Wild Forest areas in Catskill Park include the Long Pond-Willowemoc in Sullivan County; the Touch-Me-Not, Cherry Ridge-Campbell Mountain and Dry Brook Ridge in Delaware County; the Balsam Lake, Lundy, Bluestone, Peekamoose Valley and Phoenicia-Mt. Tremper, Shandaken and Sundown in Ulster and the Blackhead, Colgate Lake, Hunter Mountain, Kaaterskill, North Point and Windham High Peak Wild Forests. The Halcott Mountain Wild Forest is also designated as Wild Forest because it doesn’t meet the 10,000 acre requirement to qualify as wilderness.
Intensive Use areas are usually smaller than Wild Forest tracts and include campgrounds with basic facilities. Paved roads offer easy vehicle access. North-South Lake is New York’s largest public campground and includes numerous camp sites, a swimming area in each lake plus the former Catskill Mountain House site at Pine Orchard, and the surrounding historic trails. Other campgrounds include Beaverkill, Devil’s Tombstone, Kenneth L. Wilson, Mongaup Pond and Woodland Valley. Most intensive use areas — except for the Belleayre Mountain Ski Center — are state campgrounds meant for heavier, higher-impact use.
Additionally, there are two Day Use Areas within the park, one near Belleayre and the other at the Catskill Interpretive Center. These are small parcels with picnic tables where camping is forbidden.
Administrative Areas are even smaller, unnamed plots that DEC is permitted to use for education and other purposes. Included in this classification are the Vinegar Hill Wildlife Management Area, the Simpson Ski Slope and the Catskill Mountain Fish Hatchery, and the Esopus Creek Fish and Wildlife Management Parcel.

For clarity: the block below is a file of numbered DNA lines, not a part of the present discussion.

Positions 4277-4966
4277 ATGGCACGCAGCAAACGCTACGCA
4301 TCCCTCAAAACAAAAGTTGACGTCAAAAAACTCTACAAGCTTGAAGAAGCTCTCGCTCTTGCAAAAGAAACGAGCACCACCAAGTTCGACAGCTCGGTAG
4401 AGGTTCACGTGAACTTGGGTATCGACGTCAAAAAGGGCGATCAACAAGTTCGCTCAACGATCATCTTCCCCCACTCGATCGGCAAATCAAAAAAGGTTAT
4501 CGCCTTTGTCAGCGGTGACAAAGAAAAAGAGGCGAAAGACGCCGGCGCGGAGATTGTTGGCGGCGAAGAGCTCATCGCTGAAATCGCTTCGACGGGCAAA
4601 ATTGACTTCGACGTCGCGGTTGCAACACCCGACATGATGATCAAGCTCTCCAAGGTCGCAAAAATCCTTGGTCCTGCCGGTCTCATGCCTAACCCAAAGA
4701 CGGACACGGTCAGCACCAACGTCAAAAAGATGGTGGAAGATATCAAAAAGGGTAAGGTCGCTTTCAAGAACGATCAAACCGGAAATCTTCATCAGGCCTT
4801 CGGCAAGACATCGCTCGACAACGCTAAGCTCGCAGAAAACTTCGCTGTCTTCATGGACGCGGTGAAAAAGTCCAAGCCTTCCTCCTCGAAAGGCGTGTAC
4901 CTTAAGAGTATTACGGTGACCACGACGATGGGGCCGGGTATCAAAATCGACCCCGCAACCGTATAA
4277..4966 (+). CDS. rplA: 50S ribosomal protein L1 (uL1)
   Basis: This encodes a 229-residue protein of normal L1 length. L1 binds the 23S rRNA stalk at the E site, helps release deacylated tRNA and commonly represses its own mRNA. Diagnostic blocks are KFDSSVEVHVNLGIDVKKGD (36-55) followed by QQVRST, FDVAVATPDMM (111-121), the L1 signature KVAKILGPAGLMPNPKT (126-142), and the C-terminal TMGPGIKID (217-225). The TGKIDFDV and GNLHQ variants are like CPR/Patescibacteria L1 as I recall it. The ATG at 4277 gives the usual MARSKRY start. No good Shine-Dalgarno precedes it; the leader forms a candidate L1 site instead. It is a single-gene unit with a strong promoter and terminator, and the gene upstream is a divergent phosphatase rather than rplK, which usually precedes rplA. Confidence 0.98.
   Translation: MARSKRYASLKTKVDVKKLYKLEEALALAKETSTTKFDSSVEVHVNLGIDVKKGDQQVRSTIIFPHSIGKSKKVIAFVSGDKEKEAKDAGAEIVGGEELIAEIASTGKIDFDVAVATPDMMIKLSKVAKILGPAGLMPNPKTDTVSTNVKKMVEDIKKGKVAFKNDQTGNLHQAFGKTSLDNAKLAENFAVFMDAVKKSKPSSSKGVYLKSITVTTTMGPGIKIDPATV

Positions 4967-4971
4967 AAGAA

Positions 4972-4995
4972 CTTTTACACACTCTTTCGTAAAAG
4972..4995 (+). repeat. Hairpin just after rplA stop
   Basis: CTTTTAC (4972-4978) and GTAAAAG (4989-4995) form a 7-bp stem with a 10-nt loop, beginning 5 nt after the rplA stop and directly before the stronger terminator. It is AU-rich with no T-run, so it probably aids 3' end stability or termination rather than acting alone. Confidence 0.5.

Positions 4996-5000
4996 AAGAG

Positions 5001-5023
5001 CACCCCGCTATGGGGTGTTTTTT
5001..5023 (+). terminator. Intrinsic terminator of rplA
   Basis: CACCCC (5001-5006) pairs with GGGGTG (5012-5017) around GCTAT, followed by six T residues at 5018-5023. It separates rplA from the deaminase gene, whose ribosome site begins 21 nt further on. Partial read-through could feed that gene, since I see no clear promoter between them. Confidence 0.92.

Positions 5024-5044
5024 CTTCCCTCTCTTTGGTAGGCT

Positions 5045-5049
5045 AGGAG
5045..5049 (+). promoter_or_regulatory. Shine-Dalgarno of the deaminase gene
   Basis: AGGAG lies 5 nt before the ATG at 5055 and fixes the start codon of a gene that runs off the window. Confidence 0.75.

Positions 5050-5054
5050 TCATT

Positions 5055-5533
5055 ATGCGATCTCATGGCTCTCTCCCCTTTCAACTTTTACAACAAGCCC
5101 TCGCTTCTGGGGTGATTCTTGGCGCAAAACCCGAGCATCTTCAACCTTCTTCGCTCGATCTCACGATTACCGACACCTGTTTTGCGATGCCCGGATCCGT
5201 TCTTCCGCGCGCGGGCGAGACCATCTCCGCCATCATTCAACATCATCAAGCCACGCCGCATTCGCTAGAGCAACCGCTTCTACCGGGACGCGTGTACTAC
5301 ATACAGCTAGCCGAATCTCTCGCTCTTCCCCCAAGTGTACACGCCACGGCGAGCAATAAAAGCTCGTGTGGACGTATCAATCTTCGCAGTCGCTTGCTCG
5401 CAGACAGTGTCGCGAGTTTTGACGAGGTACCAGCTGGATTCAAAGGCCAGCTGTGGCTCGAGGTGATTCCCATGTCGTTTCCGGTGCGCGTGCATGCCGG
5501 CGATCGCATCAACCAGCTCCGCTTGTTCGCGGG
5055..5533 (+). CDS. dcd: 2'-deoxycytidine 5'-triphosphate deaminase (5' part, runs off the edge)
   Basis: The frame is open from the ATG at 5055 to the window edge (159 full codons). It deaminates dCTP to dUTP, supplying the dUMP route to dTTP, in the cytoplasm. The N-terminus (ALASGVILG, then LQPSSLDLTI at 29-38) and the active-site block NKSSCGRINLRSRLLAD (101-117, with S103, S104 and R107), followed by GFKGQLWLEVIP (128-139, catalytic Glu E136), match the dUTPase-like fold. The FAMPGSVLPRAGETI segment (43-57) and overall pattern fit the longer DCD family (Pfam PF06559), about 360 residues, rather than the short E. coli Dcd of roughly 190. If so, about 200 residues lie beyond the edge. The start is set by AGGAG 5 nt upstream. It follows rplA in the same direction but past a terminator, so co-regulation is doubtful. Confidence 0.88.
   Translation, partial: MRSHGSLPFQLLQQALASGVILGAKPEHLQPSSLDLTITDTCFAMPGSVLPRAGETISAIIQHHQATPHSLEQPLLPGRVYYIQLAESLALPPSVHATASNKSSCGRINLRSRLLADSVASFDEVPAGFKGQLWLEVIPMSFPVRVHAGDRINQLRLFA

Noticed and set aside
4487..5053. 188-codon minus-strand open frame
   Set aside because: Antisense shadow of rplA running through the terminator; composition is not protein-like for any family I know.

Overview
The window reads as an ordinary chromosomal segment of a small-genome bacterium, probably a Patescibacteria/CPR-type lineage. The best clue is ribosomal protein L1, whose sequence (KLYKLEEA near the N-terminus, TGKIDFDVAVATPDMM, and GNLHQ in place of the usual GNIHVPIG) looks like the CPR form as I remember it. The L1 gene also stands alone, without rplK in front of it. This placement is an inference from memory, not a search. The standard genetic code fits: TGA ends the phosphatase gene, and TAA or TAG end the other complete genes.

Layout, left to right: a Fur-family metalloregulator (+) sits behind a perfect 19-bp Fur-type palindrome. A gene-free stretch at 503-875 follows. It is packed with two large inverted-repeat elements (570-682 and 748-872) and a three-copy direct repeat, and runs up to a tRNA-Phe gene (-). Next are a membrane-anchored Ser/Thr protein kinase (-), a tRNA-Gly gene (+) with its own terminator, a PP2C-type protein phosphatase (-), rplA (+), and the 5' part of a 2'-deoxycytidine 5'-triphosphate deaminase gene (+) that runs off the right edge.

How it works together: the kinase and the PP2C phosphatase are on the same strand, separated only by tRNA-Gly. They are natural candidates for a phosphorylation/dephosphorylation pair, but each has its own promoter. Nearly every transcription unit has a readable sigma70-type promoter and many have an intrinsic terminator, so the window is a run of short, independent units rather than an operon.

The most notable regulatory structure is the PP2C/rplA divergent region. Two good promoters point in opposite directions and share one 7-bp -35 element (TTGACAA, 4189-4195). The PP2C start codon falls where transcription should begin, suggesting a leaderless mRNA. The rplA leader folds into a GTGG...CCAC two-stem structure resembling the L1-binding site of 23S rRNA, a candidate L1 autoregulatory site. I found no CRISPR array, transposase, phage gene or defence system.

In 2008 the DEC proposed changes to the master plan to include the creation of Primitive Bicycle Corridors. This proposal created four 100-foot wide bike trail corridors affecting approximately 150 acres in total. These corridors through existing and proposed wilderness areas would allow the public to use a bicycle, but would otherwise be managed according to wilderness guidelines. These corridors are along old roads that have had traditional been used cycling.
8 comments on “Catskill Park State Land Master Plan”
My grandparents used to have a bungalow in the Hebrew Himalayas 🙂
I love living in the Catskills..
I don’t know Mr. Schectman, but I’ll give him the benefit of the doubt and assume that his reference to the Hebrew Himalayas is just a poor attempt at humor. I am surprised that neither Mr. Schectman nor Harvey had the good sense to re-think that comment and delete it. This is not the place for slurs against Jews or the people of the Catskills, and the comment is a poor reflection on Mr. Schectman, Mountain Riders Alliance, Harvey and NY Ski Blog.
Grow Up, I am actual Jewish and that was my very poor attempt at humor. In hindsight, I should never have posted it. That was a nickname my Grandparents used to call the Catskills, when we would go there in the summers. If any offense was taken, I sincerely apologize as that was not my intention.
Jamie, the comment was funny..no need to apologize.
The Catskills were also known as the borscht belt.
@ Jamie – Thank you.
@ Jason – Funny insults may be the worst kind because they make it sound acceptable. It’s not.
@ Powder Queen – I don’t think anyone would have a problem with borscht belt.
While I am quite possibly the only non-Jew to post in the comments of this entry, I feel the need to weigh in. I’ve never met Jamie in person, but I’ve seen him interact with others in forums and he shows real dignity in the face of negativity. After Jamie posted his comment, he sent me a PM indicating that he’d had second thoughts about the comment. I did a little unscientific research and combined with the fact that Jamie is Jewish, I let it go. Saying Jamie’s comment reflects on me personally I feel is a stretch. I’m supposed to censor or control the speech of authors?